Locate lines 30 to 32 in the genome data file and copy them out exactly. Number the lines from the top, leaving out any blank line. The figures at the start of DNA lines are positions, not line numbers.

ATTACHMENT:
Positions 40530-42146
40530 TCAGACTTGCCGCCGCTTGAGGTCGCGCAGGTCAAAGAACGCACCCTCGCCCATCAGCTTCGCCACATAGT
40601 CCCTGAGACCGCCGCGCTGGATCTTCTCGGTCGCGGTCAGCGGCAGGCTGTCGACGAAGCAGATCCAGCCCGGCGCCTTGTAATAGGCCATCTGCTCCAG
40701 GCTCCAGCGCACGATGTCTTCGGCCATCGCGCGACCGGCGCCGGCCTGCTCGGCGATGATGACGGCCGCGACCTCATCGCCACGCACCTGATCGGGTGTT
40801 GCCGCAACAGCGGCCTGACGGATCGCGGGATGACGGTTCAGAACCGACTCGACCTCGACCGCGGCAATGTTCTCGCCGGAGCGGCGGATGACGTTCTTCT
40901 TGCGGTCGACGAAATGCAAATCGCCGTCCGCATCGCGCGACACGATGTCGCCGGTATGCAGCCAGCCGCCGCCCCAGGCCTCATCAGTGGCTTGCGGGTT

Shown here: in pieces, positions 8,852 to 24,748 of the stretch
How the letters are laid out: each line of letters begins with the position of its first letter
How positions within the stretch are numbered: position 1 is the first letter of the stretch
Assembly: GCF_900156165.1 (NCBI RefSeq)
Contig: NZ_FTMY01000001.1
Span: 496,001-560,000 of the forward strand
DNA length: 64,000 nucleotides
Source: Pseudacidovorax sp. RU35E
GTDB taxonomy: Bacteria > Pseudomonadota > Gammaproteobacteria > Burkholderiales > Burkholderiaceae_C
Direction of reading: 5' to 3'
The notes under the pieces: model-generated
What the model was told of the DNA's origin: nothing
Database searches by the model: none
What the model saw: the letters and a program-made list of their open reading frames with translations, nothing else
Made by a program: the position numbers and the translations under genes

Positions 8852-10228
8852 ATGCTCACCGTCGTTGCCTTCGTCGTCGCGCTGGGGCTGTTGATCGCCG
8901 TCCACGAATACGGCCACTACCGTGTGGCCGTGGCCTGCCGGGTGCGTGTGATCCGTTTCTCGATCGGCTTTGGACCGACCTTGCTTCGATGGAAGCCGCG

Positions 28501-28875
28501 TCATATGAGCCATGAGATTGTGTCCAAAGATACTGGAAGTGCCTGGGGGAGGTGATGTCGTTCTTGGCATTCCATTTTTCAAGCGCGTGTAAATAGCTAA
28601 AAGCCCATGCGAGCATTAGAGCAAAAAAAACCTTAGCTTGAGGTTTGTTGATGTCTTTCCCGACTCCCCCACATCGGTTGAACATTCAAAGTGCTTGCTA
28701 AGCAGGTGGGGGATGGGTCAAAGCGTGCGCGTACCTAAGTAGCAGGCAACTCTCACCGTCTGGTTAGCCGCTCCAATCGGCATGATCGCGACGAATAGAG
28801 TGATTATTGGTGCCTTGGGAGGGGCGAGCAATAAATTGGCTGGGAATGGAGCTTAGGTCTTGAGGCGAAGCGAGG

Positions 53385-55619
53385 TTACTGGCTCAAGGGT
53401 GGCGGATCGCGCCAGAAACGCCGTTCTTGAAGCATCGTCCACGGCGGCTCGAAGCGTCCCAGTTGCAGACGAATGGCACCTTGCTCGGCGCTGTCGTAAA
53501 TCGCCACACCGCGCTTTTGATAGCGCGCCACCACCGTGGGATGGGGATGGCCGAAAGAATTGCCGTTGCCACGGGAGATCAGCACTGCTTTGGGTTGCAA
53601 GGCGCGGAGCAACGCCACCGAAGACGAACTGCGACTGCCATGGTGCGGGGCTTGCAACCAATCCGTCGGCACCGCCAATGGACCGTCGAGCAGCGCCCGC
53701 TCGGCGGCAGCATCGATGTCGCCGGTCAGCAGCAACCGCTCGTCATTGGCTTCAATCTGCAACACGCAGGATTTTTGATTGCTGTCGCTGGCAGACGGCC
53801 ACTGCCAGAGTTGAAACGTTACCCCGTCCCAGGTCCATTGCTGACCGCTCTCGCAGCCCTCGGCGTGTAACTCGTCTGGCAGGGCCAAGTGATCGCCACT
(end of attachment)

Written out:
Positions 53385-55619
53385 TTACTGGCTCAAGGGT
53401 GGCGGATCGCGCCAGAAACGCCGTTCTTGAAGCATCGTCCACGGCGGCTCGAAGCGTCCCAGTTGCAGACGAATGGCACCTTGCTCGGCGCTGTCGTAAA